In 1961 the Commonwealth Government enacted the Marriage Act, which set out the various requirements before a marriage in Australia, either religious or secular, is valid. It also dealt with other issues including when marriages are void, and Australia’s obligations under the Hague Convention on Celebration and Recognition of the Validity of Marriages.
Interestingly, the Marriage Act did not contain a definition of the word “marriage”. Over the years, some High Court cases dealt with what constitutes a marriage. A judicial view emerged that “marriage” is a concept which is to be defined and measured from time to time against evolving attitudes and trends in society.
In 2004 the Commonwealth Government introduced a definition of “marriage” contained in Section 5 of the Marriage Act as follows:-
“marriage” means the union of man and woman to the exclusion of all others, voluntarily entered into for life.
Prior to the amendment to the Marriage Act in 2004 defining “marriage”, and leading up to a federal election, a case came before the Family Court of Australia at Melbourne involving two same sex couples who married overseas. Both couples sought a declaration that their marriages are valid in Australia. The Commonwealth Attorney-General intervened in this case and opposed the declaration that was sought. At that time, the Marriage Act contained provision giving effect to Australia’s obligations under the Hague Convention on Celebration and Recognition of the Validity of Marriages. Specifically, it contained a provision that foreign marriages validly entered into at the local place of ceremony would be recognised as valid in Australia.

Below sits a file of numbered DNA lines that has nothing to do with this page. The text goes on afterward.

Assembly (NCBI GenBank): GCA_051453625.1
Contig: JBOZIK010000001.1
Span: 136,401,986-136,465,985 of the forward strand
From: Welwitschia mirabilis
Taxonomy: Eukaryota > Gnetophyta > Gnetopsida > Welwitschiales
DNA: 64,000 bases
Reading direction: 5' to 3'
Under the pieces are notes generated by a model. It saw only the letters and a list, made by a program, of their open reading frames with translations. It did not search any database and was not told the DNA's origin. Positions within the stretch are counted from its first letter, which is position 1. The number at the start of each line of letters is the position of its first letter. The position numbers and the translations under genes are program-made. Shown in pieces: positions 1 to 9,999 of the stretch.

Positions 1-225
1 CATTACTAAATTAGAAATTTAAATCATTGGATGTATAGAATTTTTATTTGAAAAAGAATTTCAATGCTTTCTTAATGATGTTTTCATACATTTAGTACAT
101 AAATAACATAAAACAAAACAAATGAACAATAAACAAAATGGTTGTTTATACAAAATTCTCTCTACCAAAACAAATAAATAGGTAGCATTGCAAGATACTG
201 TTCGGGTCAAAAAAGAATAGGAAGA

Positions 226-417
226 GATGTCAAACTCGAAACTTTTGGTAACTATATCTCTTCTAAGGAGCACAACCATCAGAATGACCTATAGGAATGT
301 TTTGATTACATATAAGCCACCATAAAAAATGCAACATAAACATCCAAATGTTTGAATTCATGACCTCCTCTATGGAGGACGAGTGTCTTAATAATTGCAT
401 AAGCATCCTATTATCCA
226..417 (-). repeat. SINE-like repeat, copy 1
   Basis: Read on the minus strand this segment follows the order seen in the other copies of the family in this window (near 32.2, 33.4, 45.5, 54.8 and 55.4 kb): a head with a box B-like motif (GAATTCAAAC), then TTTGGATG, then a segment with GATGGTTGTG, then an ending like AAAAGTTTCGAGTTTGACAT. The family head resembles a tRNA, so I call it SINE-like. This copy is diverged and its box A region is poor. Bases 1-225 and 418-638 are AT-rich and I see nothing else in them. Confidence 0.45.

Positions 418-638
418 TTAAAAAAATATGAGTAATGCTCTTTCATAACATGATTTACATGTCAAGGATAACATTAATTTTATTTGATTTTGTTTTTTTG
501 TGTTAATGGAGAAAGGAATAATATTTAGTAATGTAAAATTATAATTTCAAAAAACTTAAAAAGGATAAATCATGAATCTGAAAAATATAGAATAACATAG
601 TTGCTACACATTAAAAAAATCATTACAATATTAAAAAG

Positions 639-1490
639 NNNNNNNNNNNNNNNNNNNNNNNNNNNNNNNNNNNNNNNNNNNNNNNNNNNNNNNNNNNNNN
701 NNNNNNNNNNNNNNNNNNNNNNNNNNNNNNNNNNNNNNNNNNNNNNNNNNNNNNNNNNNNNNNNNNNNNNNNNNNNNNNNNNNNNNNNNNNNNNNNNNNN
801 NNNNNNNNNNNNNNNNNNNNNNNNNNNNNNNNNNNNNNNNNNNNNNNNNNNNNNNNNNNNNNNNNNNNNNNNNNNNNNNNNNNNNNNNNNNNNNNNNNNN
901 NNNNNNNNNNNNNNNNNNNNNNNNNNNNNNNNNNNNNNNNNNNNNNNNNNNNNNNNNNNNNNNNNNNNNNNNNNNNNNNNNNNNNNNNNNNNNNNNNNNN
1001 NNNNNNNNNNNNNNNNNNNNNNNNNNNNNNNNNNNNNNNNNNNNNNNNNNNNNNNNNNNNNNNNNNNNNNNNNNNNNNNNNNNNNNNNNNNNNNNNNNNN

Along with the amendment to Section 5 of the Marriage Act in 2004 creating a definition of “marriage”, the Commonwealth Government also enacted a new Section 88EA of the Marriage Act providing that:
a union solemnised in a foreign country between:
(a) A man and another man; or
(b) A woman and another woman;
must not be recognised as a marriage in Australia.
As a result of the new definition of “marriage” and the new Section 88EA of the Marriage Act, the case before the Family Court of Australia at Melbourne concerning the validity of the foreign same sex marriages was withdrawn.
In 2009, in the Commonwealth Senate the Australian Greens Party introduced a Private Members Bill, namely the Marriage Equality Amendment Bill 2009. Specifically, the Bill sought to amend the Marriage Act by the amending the definition of “marriage” is Section 5 as follows:
“Marriage” means the union of 2 people, regardless of their sex, sexuality, or gender identity, voluntarily entered into for life.
It also sought to repeal Section 88EA of the Marriage Act.
The Marriage Equality Amendment Bill 2009 was never passed as law, and as such the prohibition of same sex marriage remains in Australia.
For assistance with Family Law matters, phone Dominic Wilson, Managing Partner of Craddock Murray Neumann, on (02) 82684000. We have Family Lawyers who are certified by the Law Society of New South Wales as Accredited Specialists in Family Law.